Monday, March 16, 2009

Raising Good Forgivers

Are you concerned about your children’s teeth? If you’re like me, you’ve probably been known to harp on your children to brush and floss their teeth. And it’s a good thing to be concerned about! But I am often amazed that parents can be so thorough in teaching their children about dental hygiene yet neglect the ultimate hygiene of the soul. Parents will allow their children to grind their teeth in anger towards a sibling or a teacher or a parent and not get that the soul is actually “cleansed and flossed” when a person learns how to be a good forgiver.

Likewise, we focus on our children doing well in school or in sports to assure them a great future. But here’s a fact: I know hundreds of students who have passed school but have flunked life.

Children who are coached in how to ask forgiveness and how to give forgiveness will be a pleasure to be around their entire lives
Here are a few coaching tips for teaching your child how to be a good forgiver:

  1. Let the child articulate the grievance, offense or hurt (ie., being embarrassed by someone in class)
  2. Ask the child how it made him/her feel. (You are using this situation for healing and instruction in loving freely—which is forgiving freely.)
  3. Ask your child to name a “hero.” Then encourage her or him to do something truly “heroic”—to forgive this person for hurting their feelings.
  4. Encourage your child to pray with you—because to pray for the offending person is to overcome evil with good. Pray that God will bless this person and make him more like Jesus. (Rom. 12:21) (Note: You can’t fail when you pray with your child. In fact, the only failure in prayer is to not pray.)
  5. Remind your child after praying for the offender that this prayer was a most “heroic” act—to pray blessings on those who hurt you is using the “super power” of Jesus’ in you!

One day our daughter came home crying about how mean her teacher had been the whole week. Apparently there had been several incidents where she had actually screamed at some of the students, including our daughter. I let her continue to share details, so that she could express her difficult feelings, and when she was done I said, “We need to pray for your teacher before you go to sleep tonight.” Our daughter said, “We need to pray for her tonight and when we drive into school tomorrow!”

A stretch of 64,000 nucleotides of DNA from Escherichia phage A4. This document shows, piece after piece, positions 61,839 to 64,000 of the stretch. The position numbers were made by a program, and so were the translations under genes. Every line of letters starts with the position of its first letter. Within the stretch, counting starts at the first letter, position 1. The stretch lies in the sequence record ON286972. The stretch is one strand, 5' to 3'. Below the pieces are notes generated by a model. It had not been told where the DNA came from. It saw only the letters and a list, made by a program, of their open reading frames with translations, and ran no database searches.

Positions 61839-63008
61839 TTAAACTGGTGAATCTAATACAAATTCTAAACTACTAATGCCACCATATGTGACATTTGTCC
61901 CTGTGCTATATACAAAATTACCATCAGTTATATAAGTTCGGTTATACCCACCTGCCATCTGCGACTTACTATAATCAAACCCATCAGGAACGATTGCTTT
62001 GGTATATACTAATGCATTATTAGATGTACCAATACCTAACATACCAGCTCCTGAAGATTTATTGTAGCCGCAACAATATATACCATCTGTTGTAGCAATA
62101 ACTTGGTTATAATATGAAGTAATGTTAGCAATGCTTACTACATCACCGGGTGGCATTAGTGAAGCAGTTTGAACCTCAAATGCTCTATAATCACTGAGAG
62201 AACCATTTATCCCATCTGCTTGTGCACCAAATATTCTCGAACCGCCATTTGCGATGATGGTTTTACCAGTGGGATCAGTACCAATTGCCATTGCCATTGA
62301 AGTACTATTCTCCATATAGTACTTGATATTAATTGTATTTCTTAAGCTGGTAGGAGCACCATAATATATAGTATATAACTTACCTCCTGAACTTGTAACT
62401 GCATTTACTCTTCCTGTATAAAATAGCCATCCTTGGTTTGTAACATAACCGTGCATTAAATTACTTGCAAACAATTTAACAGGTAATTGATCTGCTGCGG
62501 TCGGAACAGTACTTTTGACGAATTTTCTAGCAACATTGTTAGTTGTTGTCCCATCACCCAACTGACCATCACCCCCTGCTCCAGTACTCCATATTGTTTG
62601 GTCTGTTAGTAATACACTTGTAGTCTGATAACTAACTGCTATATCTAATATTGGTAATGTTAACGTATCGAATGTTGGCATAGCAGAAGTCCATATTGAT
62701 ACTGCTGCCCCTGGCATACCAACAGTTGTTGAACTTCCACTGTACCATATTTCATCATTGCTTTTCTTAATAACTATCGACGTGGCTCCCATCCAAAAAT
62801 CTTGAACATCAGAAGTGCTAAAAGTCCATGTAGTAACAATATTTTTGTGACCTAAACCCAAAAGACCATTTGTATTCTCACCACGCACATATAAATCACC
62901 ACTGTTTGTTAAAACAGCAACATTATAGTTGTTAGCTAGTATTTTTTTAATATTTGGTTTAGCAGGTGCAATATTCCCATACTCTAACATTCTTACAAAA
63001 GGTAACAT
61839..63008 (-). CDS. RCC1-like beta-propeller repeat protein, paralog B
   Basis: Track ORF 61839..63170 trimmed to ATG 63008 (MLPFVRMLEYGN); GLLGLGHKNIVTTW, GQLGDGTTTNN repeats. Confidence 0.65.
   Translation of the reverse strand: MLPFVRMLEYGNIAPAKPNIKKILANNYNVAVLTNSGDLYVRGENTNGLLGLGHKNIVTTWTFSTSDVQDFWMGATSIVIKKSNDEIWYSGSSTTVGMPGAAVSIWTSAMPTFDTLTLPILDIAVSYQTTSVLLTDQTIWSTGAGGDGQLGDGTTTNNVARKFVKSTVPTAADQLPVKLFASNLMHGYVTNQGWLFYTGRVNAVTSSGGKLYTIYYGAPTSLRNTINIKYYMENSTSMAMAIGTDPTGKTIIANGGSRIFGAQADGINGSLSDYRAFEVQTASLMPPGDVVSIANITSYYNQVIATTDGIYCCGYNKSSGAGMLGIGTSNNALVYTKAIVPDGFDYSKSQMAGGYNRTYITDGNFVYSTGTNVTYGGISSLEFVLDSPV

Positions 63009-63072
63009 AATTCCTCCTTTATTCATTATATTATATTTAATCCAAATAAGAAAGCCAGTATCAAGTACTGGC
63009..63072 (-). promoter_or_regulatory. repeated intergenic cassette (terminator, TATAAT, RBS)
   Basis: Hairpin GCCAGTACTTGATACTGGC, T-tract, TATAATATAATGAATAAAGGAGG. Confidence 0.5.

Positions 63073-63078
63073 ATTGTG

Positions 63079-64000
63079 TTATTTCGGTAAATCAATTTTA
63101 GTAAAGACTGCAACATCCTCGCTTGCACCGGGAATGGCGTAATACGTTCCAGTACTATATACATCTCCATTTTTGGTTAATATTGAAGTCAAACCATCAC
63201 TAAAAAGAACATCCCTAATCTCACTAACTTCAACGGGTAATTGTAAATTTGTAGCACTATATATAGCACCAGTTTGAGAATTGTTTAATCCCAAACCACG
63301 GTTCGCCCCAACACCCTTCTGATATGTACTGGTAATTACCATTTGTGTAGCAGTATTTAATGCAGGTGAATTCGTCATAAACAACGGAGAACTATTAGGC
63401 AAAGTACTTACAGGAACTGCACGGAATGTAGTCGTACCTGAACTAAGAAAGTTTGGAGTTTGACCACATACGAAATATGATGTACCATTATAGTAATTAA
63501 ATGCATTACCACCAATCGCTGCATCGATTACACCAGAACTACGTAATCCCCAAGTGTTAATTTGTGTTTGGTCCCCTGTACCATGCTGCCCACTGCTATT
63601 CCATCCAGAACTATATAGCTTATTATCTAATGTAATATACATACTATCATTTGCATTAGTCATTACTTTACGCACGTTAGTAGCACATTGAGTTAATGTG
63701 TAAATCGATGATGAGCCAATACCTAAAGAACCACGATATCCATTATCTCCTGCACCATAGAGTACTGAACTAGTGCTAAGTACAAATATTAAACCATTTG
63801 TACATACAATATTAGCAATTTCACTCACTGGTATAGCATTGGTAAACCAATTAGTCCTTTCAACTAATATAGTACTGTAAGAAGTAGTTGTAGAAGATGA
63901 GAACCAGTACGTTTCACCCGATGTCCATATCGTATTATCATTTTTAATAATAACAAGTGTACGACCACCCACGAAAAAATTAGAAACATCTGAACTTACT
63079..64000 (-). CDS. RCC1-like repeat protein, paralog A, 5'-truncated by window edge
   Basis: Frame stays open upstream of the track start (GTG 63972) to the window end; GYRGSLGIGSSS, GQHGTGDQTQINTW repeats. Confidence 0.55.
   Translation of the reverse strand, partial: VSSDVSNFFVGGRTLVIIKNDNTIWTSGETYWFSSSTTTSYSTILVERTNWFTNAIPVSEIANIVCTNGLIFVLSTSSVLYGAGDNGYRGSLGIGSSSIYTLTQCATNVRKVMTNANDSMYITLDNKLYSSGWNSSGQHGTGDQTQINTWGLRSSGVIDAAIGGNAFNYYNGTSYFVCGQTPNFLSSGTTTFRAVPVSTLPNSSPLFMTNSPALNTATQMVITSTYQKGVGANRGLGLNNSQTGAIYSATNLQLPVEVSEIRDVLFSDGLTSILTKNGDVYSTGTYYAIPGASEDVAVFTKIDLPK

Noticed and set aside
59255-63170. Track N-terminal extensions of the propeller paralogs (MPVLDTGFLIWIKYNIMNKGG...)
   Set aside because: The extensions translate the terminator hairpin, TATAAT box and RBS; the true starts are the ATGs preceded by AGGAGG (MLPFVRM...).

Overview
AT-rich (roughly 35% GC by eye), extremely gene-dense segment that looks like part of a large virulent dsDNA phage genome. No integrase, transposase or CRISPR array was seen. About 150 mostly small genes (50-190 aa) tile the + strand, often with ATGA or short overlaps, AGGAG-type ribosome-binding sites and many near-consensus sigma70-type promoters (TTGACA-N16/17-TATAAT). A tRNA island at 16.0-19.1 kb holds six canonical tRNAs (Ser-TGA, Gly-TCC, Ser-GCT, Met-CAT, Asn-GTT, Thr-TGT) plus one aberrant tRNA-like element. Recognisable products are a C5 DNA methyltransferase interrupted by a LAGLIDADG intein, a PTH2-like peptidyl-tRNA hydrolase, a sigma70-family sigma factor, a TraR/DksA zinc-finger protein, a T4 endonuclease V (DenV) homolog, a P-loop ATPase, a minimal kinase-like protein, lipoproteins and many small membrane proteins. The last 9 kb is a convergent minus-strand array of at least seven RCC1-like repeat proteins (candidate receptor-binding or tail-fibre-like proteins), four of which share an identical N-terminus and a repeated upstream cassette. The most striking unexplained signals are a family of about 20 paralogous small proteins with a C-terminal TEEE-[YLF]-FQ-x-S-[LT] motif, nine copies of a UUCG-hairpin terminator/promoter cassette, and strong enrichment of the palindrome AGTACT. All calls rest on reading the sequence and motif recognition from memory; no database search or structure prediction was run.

You see, our daughter was used to the “heroic” choice of forgiving others by praying for them and asking God to bless them—even when they were not acting very loving. We continued to pray for this teacher, and after a week, the teacher actually wrote a letter of apology to every student. Her private world was in chaos, and she was unfortunately taking her pain out on the students.

This incident was not isolated. If I asked my kids, “What do we do with mean teachers?” they would reply, “We pray blessings on them!” “What blessing do you think she needs?” I would ask, and immediately our child would say, “She needs to be nicer.” “OK! Well, being nicer would be a blessing to her and everyone around her.” Then we would pray. Almost inevitably, we witnessed improvement in the disposition of a mean teacher and would rejoice for the obvious answer to prayer.

These tips on forgiving also apply to mean teens. Some teenagers are so mean they emotionally “eat your child for breakfast” when arriving at school. Parents can miss this chance to tutor their teens in the skill of forgiveness through praying for these mean teens. Praying for the kids who hurt kids is a noble and heroic mission; and, in fact, those mean kids themselves are a critical mission field in our kids’ lives.

And remember, as parents, we need to practice these things as much as our children. Being offended is inevitable but staying offended is a choice. A healthy family is a place where failure is not fatal, and where forgiveness is given as freely as hugs and kisses.

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Lisa@BlessedwithGrace said...

So great! My daughter is only 22 months. I look forward to teaching her how to be a good forgiver!! Thank you for the insight and encouragement!!

Lisa@BlessedwithGrace said...

Well Jackie, I was SO excited to see you have a blog, I just wrote a post about you and your site, attaching links to your main website, your blog, and your twitter page. I also posted a link on my facebook profile. Yes, you can say that I am a fan! I did not think you would mind any free advertising. Ha ha. I attended your conference, in Austin, TX. I am a blogger and I couldn't keep quiet. I have a great group of christian blogging friends, online. I have to let them in, on my find!
Thank you again, for allowing God to work through your life.
By the way, I am LOVING my One Year Bible!
If you are interested, here is the link to my blog post about you: